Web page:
Monday, April 30, 2007

Inconvenient Truths 1 and 2: global warming and oil supply

On Sunday April 29, Andrew C. Revkin had an article “Carbon-Neutral is Hip, But Is It Green: An environmental movement that’s just about perfect for consumers” in The New York Times, This Week In Review, Section 4, p. 1. He discusses “carbon neutral campaigns.” There is an increasing angst over whether individual people will eventually have to face their own share of the sacrifice. Whole life style patterns can change, ranging from challenges to exurbia and McMansions for upscale families to the personal autonomy of single people (often gays and women).

Some of this possibility exists in measures of personal "carbon footprint". A UK website that discusses this is named after that. A 45 ton per year carbon footprint would be offset by a $675 "investment," according to NBC Nightly News on April 30. Conceivably, this concept raises the idea that eventually personal or family "carbon footprints" could be rationed, setting up enormous political and social controversies.

That’s “An Inconvenient Truth 1”. There is “An Inconvenient Truth 2” about the future of our oil supplies. The link between The Two Truths is, of course, consumption of fossil fuels (so graphic when one looks at a coal strip mine). A couple of recent films accentuate this. One is the 3-1/2 hour “Epic of Black Gold” from French National Television and Alliance-Atlantis, directed by Jean-Pierre Beauerenaut and Yves Billon, shown twice in the recent Washington DC Filmfestdc. The other is a brutal little film from Netflix, “A Crude Awakening,” directed by Basil Gelpke and Ray McCormack, with the add-on of frank interviews of oil executives Colin Campbell, Matthew Simmons, Fadhil Chalaki, and David L. Goodstein. The film makes the point that the bell curves representing oil discovery, oil production and oil consumption all have the same integral curve areas, because they represent the same amount of oil, even though the spikes of these curves can be spaced decades apart. The film has a gloomy outlook on what could replace oil to sustain our civilization at its current population and standard of living, given the demands of China (which have exploded in the past decade – look at the cars in Beijing) and third world countries to share our consumption.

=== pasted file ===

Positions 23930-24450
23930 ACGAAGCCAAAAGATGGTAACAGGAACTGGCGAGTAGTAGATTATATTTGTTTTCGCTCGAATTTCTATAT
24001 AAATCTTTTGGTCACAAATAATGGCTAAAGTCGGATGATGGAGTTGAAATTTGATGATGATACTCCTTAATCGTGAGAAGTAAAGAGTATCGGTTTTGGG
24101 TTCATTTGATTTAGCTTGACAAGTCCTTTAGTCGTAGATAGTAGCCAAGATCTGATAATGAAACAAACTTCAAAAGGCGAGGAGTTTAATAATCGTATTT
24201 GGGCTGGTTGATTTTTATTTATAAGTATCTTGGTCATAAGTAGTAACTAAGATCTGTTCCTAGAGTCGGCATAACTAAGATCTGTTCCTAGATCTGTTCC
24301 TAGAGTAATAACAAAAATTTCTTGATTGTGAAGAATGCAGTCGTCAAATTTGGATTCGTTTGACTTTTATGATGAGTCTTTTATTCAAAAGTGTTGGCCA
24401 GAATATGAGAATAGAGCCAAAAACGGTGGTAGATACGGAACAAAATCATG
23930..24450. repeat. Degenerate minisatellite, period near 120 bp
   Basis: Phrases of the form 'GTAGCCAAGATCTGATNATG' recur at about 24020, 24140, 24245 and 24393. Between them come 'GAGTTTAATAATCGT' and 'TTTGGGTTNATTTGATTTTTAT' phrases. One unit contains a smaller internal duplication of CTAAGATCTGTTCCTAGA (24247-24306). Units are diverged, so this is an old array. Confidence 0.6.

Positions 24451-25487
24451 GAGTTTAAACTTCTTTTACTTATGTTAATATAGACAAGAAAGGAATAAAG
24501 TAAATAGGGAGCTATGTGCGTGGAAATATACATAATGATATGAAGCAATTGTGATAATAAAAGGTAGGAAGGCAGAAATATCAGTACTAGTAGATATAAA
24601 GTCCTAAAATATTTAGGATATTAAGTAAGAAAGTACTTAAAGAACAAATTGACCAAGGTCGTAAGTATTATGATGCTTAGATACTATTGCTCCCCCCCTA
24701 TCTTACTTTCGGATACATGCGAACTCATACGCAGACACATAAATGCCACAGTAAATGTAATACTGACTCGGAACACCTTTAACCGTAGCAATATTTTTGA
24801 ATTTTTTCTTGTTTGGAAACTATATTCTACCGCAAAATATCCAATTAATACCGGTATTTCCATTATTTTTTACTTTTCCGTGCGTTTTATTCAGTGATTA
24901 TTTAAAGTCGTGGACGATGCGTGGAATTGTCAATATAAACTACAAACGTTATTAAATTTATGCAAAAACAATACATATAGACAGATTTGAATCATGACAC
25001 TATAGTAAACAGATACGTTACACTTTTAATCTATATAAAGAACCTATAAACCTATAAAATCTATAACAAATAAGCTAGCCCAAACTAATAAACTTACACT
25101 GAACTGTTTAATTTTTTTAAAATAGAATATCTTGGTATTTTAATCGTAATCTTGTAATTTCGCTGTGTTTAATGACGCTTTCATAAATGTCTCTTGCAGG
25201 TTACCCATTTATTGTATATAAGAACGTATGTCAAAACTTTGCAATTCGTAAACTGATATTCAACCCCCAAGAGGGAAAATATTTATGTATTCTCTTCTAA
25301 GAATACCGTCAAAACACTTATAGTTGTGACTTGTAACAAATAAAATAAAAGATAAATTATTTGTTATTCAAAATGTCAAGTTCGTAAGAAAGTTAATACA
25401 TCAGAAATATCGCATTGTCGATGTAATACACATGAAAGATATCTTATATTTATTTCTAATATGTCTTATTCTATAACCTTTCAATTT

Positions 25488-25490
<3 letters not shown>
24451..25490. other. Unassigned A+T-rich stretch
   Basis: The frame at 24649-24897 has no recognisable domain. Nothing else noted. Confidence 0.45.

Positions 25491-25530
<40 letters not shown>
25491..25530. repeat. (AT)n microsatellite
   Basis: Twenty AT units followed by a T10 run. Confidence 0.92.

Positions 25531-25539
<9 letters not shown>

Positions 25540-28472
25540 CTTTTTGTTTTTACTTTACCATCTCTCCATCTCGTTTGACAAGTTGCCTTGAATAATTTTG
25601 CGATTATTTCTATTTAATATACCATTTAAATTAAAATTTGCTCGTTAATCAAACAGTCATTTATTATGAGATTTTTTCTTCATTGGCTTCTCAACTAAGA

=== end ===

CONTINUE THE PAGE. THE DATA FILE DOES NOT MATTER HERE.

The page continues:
I’ve seen this before. I “came out” in the 1970s during the first Oil Crisis (the Arab Oil Embargo of 1973), and even wondered if it would be possible to bike from New Jersey to The City for my adventures.

This is all sobering. But, as with other problems (like global pandemics) we are left wondering about our research and development and investment. Can we think and produce our way out of these long term problems? The next generation of kids now in high school will inherit these issues to solve. They’d better learn their math and science well.

1 comment:

peoples-opinons-on-global-warmingikadf3 said...

Our world is in crisis - great post - thanks for your insight - together we can save our planet so future generations can enjoy it too!Thanks!P. Lanet IIIConcerned Earth DwellerIs Global Warming A Scam...? Want to learn more?